Teaching English while Transgender in Taiwan

Far, far, far from reality.
Please do not paint an unrealistic rosy picture for the OP.
What the OP wants to do is going to be extremely challenging.
Please read my above post.


I see what you’re saying, but I think it will be a bit harder for Taiwanese people to be able to tell that a foreigner is trans versus a local. She’s also not going through the process right before their eyes.

In general I think it’s good policy to keep your personal life separate from your professional life, anyway. Even so, most trans people wipe their social media of who they “used to be” so it’s difficult to out them through that.

I really think it’s at least worth a try, and while it might end up not working out, at least she’s not putting herself at risk. Taiwan is one of the safer/more LGBT-friendly places to live and work in Asia. Let OP explore a bit and see for herself.

I do agree about hormones, though. I have no idea how available those are here.

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Life is limited in time why should the OP try. For what exactly ? Please give me one or two positive reasons of what the OP can gain ?

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Taiwan is a great place to work and live.


Experience to live in a place with different cultures.


Stinky tofu.


Yep. We will not always find people who will react according to our expectations. We will never find a perfect country where everyone is free of discrimination. If the question was about facing any discrimination. Some people may treat you with respect, but some dont’. I believe it is not only in Taiwan.

TG and tando both made great points. Even stinky tofu is good when it’s good.

If OP is interested in living in East Asia I would definitely say Taiwan is one of the better choices for a net positive and most likely not dangerous experience.

We are talking about a person coming here to teach who said:

Half the time. And “maybe” half the time. Not 100% of the time. What exactly does that mean?
If 50% of the time people recognize her as being male, then I seriously doubt it is going to be easy to land a job. The OP is still transitioning.

The hierarchy of hire-ability for foreigners here is:

Good Looking white / native English speaker
Not so good looking white / native English speaker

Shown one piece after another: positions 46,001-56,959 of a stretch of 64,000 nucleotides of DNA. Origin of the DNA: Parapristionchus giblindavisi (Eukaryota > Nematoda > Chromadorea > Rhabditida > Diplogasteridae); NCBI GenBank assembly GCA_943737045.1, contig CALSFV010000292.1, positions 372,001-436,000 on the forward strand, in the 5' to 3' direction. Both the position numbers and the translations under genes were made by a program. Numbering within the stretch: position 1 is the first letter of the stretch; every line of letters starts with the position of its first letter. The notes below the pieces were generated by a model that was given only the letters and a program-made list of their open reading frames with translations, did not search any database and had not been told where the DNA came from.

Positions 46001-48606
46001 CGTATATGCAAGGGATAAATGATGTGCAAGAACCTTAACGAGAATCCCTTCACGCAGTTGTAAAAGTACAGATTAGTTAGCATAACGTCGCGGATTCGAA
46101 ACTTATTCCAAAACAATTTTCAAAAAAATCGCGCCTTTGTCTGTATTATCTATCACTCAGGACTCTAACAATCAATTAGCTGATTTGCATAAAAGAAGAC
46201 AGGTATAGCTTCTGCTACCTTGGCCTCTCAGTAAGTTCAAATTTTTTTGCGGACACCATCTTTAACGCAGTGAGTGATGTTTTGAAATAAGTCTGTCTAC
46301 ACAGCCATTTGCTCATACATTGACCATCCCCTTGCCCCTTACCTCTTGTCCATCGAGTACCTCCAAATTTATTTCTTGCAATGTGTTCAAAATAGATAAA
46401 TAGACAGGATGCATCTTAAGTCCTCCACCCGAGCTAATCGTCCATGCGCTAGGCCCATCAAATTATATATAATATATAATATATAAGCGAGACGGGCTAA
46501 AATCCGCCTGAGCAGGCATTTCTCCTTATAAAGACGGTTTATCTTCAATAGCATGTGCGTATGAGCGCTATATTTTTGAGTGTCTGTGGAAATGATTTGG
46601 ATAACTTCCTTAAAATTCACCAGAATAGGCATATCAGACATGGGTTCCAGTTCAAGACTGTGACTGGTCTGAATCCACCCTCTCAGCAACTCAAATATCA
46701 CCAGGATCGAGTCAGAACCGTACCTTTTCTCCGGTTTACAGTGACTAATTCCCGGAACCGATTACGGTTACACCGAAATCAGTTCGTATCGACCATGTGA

White / Native English Speaker with visible tattoos
Non-white and non-black / native English speaker
Non-white and non-black / native English speaker with visible tattoos
Black / native English speaker
Black / native English speaker with visible tattoos
Asian / native English speaker
Asian / native English speaker with visible tattoos
Transgender MTF who does not pass 100% of the time

This is what she is up against.
Her resume and demo are going to have to blow everyone away, so much so as to eliminate all other job candidates on that list.

What kinds of tattoos are still visible if your wearing a long sleeve dress shirt? Are there people working here as teachers with face and hand tattoos?

Ifffy got the stifffffy huh

I have seen them on neck, face, arms, hands, legs and ankles.
Many teachers wear short sleeve because of the heat. Or roll up their sleeves.

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Good point. AGE does factor in a lot.

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Is she? She didn’t mention whether she was still in the process or if she’s basically just maintaining at this point.

How does age factor into your ranking system?

She said:

“have been” is present perfect progressive tense.

Do you really know this?

This is my personal professional opinion of how hiring works here based on observing hiring practices of schools over the past 15 years.

And, among everything else, you’ve seen that many transgender people and their hiring situations to have such exact knowledge of how they fit in this hierarchy?

In a positive way right? I was under the impression that ‘elder’ teachers were popular to hire? With age comes wisdom and they are less likely to flake out and all that crap. Is this untrue?

It is pretty humorous but also in my opinion pretty accurate up to about ten years ago. Age doesn’t matter much for teaching pre senior high kids but then it factors in I believe. Recently I feel things are improving a bit on all fronts regarding discrimination in teaching.